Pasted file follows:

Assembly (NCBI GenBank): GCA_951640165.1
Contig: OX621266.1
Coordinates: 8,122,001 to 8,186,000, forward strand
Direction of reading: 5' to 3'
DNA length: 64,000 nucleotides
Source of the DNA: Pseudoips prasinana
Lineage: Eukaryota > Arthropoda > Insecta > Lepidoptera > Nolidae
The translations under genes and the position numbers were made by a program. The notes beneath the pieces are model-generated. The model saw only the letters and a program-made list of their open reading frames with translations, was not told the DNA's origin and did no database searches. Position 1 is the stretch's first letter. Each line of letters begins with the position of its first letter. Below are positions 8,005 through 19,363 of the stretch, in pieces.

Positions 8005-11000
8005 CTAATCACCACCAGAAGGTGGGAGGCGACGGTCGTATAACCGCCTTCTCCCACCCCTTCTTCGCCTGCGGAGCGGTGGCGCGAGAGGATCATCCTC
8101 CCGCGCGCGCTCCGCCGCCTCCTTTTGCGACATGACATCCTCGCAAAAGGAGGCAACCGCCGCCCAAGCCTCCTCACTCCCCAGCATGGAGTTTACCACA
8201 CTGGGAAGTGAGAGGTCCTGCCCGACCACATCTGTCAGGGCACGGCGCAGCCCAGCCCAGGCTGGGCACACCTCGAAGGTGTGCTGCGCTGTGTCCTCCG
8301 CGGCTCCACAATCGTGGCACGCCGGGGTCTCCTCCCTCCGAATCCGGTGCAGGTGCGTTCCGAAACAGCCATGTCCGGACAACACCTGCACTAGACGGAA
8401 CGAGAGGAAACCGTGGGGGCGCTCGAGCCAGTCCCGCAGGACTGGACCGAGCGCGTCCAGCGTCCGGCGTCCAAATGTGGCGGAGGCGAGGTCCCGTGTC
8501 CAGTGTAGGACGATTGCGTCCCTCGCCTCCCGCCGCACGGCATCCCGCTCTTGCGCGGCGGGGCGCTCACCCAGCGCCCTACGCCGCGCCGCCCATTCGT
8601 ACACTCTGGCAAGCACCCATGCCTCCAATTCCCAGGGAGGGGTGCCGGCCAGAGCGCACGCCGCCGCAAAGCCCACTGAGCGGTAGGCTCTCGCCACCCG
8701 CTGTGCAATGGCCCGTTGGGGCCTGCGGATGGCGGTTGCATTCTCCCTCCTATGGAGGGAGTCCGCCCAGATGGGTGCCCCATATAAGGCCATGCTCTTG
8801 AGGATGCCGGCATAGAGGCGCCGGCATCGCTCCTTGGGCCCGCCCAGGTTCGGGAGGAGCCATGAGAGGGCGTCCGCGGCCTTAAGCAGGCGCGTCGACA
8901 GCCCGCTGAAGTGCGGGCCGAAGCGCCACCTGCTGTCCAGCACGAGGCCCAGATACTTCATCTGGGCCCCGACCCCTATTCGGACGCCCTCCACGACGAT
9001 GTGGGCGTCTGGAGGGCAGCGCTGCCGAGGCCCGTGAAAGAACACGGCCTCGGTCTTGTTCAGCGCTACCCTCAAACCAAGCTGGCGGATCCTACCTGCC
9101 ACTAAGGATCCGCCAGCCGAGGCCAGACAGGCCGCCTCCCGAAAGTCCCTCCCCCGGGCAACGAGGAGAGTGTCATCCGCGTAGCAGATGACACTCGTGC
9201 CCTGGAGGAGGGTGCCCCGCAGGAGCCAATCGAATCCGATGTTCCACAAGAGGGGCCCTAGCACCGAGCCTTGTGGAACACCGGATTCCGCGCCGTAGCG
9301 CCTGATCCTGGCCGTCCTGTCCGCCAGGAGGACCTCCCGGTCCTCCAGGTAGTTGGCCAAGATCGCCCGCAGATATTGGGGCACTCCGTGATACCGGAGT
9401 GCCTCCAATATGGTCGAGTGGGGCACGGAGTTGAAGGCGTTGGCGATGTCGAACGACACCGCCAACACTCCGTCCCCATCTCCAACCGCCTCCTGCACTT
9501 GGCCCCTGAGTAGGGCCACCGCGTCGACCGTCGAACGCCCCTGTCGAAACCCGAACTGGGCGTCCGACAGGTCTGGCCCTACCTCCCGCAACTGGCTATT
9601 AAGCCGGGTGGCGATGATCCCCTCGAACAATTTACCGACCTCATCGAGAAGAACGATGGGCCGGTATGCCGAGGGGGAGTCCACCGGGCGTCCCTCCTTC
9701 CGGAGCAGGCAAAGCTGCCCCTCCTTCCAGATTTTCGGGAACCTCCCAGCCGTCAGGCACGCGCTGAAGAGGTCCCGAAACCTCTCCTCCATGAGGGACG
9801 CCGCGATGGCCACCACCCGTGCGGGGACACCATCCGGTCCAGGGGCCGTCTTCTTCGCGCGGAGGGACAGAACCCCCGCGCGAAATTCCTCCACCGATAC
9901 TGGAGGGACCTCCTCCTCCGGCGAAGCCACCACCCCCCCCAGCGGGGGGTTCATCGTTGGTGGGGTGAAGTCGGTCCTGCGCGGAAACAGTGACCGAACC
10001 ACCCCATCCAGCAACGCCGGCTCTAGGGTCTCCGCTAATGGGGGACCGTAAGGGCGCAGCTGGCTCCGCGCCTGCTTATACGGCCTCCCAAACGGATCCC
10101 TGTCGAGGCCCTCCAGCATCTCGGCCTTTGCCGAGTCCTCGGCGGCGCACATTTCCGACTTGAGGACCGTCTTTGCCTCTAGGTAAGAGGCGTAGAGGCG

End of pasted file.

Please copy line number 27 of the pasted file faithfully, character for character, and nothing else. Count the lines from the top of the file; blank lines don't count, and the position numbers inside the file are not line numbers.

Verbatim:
9701 CGGAGCAGGCAAAGCTGCCCCTCCTTCCAGATTTTCGGGAACCTCCCAGCCGTCAGGCACGCGCTGAAGAGGTCCCGAAACCTCTCCTCCATGAGGGACG